Douglas Morris
Tuesday June 23, 2009 2:13 am
The Sky is Still Falling. It just hit an updraft.

Part of a coach's job to is to prepare his team to play against specific opponents. Get them to believe in themselves enough to believe in a victory. The USA simply did not believe they could play with Italy and Brazil, and hence they started off tentative and scared and it only got worse from there. We believed we could beat Egypt and we did, but we were fortunate the Egyptian's did not come to play.

Another responsibility of the coach is to choose the players to be on the team, and be on the field. Who here actually believes that we do not have another forward besides Casey? Who here believes that Casey deserves to be on the field for the US National team? We have better players than that, surely.

The US has a long way to go to become a quality team, and the first step to becoming that is to replace the coach.
Tuesday June 23, 2009 12:40 am
The only point in which I agreed with you in this article was with Altidore and Davies, and the Second time you talked about Adu and Torres.

Clark and Bradley our best midfield pair? Is Bob Bradley watching you write this?

Well, there's a last time for everything. Reading your stuff, that is.
Tuesday June 23, 2009 12:36 am
torres and adu deserve to get a chance. especially subbed in during the second half. i have seen adu make some brilliant plays and i believe he can give the team the quality it is looking for. torres is also a good player on the ball and can make plays. we need to create scoring chances over and over again, not just get one or two and hope to score. we need players that know how to create and finish. donovan should have shot, but he also made a brilliant pass to bradley for goal #2. We could have had more goals and really should have. altidore should have put the ball in the net, granted it was saved by a hand ball. i would love to see the US be patient with the ball, keep possession alittle more, build up and get the ball at the feet of play makers like donovan and bradley. it doesn't have to be fancy, as it appears that sometime dempsey tries to do, just simple passing and movement to turn a defensive inside out. I think Spain is a better team, but if the US can play the way they are capable, there could be an upset.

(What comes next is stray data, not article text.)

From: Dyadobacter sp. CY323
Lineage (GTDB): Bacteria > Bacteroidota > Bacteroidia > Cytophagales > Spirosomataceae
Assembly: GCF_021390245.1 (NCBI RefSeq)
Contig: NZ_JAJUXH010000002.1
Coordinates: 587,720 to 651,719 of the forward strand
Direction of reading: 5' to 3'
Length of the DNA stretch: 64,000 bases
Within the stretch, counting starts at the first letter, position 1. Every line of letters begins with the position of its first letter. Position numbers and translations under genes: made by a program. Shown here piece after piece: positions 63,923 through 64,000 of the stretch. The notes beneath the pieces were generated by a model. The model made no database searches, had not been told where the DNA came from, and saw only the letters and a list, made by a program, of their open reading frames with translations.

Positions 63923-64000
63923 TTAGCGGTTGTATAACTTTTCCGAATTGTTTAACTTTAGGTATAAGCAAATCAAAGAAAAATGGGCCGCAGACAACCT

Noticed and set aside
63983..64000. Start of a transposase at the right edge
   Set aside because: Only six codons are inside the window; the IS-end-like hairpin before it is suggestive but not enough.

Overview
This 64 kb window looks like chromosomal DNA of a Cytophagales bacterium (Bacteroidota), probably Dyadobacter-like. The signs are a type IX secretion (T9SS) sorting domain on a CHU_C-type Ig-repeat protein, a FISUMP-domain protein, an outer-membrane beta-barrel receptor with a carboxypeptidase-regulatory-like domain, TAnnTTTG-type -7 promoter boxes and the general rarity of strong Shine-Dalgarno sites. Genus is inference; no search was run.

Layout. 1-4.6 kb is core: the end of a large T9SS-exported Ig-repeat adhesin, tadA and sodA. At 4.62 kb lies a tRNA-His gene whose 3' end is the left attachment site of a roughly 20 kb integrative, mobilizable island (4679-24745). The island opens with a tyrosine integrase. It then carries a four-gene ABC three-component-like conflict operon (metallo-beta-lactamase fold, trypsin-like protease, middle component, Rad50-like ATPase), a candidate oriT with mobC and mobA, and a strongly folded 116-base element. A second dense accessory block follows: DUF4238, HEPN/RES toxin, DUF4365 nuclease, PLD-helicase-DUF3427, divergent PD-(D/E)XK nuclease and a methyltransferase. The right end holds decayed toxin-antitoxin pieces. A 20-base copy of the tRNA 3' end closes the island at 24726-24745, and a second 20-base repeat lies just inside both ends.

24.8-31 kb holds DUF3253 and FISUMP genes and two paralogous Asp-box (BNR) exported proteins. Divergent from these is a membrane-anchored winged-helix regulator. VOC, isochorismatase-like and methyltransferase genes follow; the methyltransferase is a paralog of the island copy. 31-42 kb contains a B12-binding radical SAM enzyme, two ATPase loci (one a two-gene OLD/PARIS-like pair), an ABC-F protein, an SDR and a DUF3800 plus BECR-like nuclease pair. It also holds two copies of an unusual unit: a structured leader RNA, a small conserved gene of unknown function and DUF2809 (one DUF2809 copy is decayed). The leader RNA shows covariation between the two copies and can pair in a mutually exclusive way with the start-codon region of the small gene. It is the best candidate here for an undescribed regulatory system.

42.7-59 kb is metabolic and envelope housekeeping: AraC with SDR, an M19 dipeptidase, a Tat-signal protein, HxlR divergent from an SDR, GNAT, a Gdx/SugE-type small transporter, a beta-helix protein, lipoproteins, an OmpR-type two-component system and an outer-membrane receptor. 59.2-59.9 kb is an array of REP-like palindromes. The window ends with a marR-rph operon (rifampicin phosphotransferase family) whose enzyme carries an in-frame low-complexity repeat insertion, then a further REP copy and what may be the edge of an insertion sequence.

Tuesday June 23, 2009 12:28 am
Something that is totally missed is that Donovan is leading by example, putting tons of pressure defensively and forcing lots of errant passes, combined with Bradley, is really a force on the opposition. And even if he doesn't take the strikes, he's still forcing the d-lines to respect the ability for him to cut right through it, so they're having to play bunched, which allows him to pass the ball. In the end, had he read Jozy properly and had two assists in the game, your entire statement about Donovan wouldn't be on this posting.
Tuesday June 23, 2009 12:16 am
First off, well written article.

I have to admit I was one of those people who was losing faith in this American team. If I see Beasley play another game where he gives away a ball in a bad spot that results in a goal, I will be done supporting Bradley. Beasley has had brilliant moments in the past. Right now he is really off his game. There are better options at this point. I really hope the Beasley at left back experiment is over.

Spector impressed me. As much as I love Frankie, he can't cross the ball to save his life.

I would like to see Torres get more playing time and Sacha get less. I have never been a Clark fan, and after the red card it felt like the same old Clark. he bounced back well in the Egypt game.

Donovan is Donovan. Shows up big sometimes and disappears sometimes. He needs to keep starting, if for no other reason than the Mexicans hate him.

Well done Jay DeMerit! I would like to see Boca take left and keep you in the middle with Gooch. Not gonna happen though.

Take a rest Dempsey, you have earned it.

The most important things I am going to take from this tourney are;

The US played Brazil, Italy, and Spain on foreign soil and turned in some decent performances and the team got a feel for playing in South Africa.
George Murphy
Monday June 22, 2009 11:23 pm
Thanks to everyone for their comments so far.

As expected, a little bit of skepticism about my Donovan assessment.

He's a fine player, don't get me wrong, but it would be nice to see him bang his chest and taunt the crowd a little less in meaningless MLS games and take that type of confidence and killer instinct into international matches. His speed and ability are the best in this country, and I'd LOVE to see him have a great performance against Spain.

I have been harsh on Benny for a while, especially in the Olympics, but with this roster, he can provide an offensive spark off of the bench in midfield. Let's not forget that his goal pretty much got the team in this tournament.

How anyone can say that Jozy isn't on pace to be a world class striker is beyond me. The kid is still only 119 and looks like he has the presence and strength of a 23 year-old.

Adu and Torres still have a lot to prove, but I do think that Freddy can be used as a super-sub and provide some sort of spark.

As for M. Bradley, if Ricardo starts next to him and both go all ninety, they may give Xavi and Fabregas (or Iniesta, depending on the formation) a run for their money and it could be a breakout game for both of them.